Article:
When: 2008-06-01

Collection location: Wayne National Forest, Ohio, USA [Click for map]

Who: Dan Molter (shroomydan)

Specimen available

I was very surprised to find these Big Laughing Gyms in Bluefoot habitat during Bluefoot season. In the second photo I included some P. ovoideocystidiata that were growing near by.

[admin – Sat Aug 14 02:07:34 +0000 2010]: Changed location name from ‘Wayne National Forest, Ohio’ to ‘Wayne National Forest, Ohio, USA’

Species Lists


Proposed Names

65% (6)
Used references: This is the same kind of mushroom that MycoWalt identified as Gymnopilus luteus in observation # 10228.

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= Observer’s choice
= Current consensus


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Can’t be luteus with that rusty brown sporeprint…
By: Debbie Viess (amanitarita)
2008-09-01 21:34:51 WIB (+0700)

…I believe that your first name, spectabilis, was correct.

By: Dan Molter (shroomydan)
2008-09-01 07:56:18 WIB (+0700)

I used the common local name for the Psilocybe because there has been some confusion about which Latin name is correct. When I first posted pictures of these mushrooms at another website, I identified them as Psilocybe caerulipes. However, when I sent specimens to Gaston Guzman he replied that they were not P. caerulipes, but were instead a new species. Four months later he emailed me saying it was not a new species; someone had collected it in 2006 in Pennsylvania and it had been named Psilocybe ovoideocystidiata. The different characters he mentioned were spore shape and the presence of an annulus, which was there on some of the specimens I sent him. But as you can see, not all bluefoot specimens have an annulus. In fact, annulate forms are rare in the wild. Most mushrooms display a “barely perceptible annular zone”, which matches the discription of P. caerulipes. Furthermore, no microscopy photos of P. caerulipes are available for comparison, and the existing drawings show variability in shape and size of the spores. I don’t know what formula Guzman uses for splitting taxa, but the two characters he cited don’t pass empirical muster; the one is highly variable, and the other is based on comparison of a SEM image with a drawing.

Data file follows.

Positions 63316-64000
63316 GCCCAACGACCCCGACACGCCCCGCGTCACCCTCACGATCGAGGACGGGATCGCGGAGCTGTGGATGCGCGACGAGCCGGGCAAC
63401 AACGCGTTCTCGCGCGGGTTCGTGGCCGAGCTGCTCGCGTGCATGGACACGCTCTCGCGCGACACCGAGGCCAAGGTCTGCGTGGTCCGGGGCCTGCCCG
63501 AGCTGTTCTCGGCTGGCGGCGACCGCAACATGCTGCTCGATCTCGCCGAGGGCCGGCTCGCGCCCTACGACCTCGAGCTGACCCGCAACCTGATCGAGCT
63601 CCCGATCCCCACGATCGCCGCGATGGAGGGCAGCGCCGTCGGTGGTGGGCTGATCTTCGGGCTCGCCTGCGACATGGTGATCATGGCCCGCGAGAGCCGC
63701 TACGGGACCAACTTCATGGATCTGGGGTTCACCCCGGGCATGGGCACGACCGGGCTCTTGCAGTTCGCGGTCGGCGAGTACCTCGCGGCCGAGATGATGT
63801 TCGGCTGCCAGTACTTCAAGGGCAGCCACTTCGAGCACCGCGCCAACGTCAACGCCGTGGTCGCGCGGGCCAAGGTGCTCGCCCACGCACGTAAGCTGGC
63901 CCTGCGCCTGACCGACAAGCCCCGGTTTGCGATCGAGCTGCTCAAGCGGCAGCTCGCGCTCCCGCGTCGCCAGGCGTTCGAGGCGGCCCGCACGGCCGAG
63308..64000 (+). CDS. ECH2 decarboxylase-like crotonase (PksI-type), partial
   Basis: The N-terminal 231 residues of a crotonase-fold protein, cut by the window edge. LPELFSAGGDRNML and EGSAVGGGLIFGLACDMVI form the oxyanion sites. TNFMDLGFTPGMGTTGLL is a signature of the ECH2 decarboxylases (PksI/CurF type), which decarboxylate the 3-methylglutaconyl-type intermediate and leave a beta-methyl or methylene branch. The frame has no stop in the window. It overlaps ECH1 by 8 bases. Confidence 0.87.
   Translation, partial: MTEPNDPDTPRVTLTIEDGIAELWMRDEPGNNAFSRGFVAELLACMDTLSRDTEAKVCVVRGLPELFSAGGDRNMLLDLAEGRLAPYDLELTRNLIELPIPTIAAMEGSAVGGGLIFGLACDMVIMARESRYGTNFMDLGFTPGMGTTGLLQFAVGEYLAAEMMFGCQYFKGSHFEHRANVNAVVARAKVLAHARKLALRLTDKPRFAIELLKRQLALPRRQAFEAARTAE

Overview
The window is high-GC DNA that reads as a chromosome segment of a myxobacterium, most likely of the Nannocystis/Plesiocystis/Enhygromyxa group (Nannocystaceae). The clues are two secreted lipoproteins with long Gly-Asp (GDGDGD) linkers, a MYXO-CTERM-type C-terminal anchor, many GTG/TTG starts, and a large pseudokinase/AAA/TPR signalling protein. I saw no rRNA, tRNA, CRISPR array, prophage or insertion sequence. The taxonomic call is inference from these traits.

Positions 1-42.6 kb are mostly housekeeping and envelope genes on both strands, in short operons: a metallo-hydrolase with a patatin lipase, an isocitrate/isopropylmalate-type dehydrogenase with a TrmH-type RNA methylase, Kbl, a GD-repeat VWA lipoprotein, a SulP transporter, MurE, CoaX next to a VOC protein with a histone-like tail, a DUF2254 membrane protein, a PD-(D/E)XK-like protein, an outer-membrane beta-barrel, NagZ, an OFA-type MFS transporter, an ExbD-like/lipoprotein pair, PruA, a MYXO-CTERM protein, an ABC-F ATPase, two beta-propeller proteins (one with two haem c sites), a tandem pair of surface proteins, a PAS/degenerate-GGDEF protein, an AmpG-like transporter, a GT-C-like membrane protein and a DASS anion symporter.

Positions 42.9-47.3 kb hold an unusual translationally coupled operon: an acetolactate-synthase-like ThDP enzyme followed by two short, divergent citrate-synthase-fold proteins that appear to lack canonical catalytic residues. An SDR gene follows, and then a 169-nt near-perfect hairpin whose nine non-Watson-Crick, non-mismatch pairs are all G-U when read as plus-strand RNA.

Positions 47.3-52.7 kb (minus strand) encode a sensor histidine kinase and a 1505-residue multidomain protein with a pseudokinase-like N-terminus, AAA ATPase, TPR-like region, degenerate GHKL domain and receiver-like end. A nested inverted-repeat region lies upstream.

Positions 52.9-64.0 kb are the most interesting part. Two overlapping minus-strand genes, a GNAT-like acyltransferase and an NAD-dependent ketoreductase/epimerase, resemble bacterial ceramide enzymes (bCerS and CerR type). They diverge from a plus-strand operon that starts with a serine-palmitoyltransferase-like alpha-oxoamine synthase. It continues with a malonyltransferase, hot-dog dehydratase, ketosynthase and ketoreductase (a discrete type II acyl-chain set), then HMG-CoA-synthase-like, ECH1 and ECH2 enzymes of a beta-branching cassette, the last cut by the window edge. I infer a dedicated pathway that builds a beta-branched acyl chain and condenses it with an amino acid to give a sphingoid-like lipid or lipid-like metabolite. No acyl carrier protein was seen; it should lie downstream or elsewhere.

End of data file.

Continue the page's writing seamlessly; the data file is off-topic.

I don’t know what species bluefoot is, so I use the common name. Psilocybe ovoideocystidiata is also a good name insofar as it refers to an identifiable kind of mushroom, but it might be con-specific with other wood-decaying psilocybes. To my knowledge mating studies have not been done, but there is one undocumented report of mating compatibility between Psilocybe ovoideocystidiata and Psilocybe cyanescens. If it turns out all the bluing wood-decaying Psilocybes are actually a species cluster with varying degrees of inter-fertility between the named kinds, then it will not be the first time a large group of different morphological kinds finds itself reclassified under a single species epithet. If that happens, then I believe the correct species name is Psilocybe caerulipes, which is the older and more generally descriptive Latin name.

bluefoot? are you refering to the psilocybe sp?
By: Debbie Viess (amanitarita)
2008-06-08 21:51:39 WIB (+0700)

The trouble with common names…cultivated blewits from Europe are also called bluefeet.
I assume that your Gymnopilus spectabilis is the psychoactive variety, but still terribly bitter? Out West, we just get the bitter; not even the fungiphilic, muscaria munching deer will eat ’em!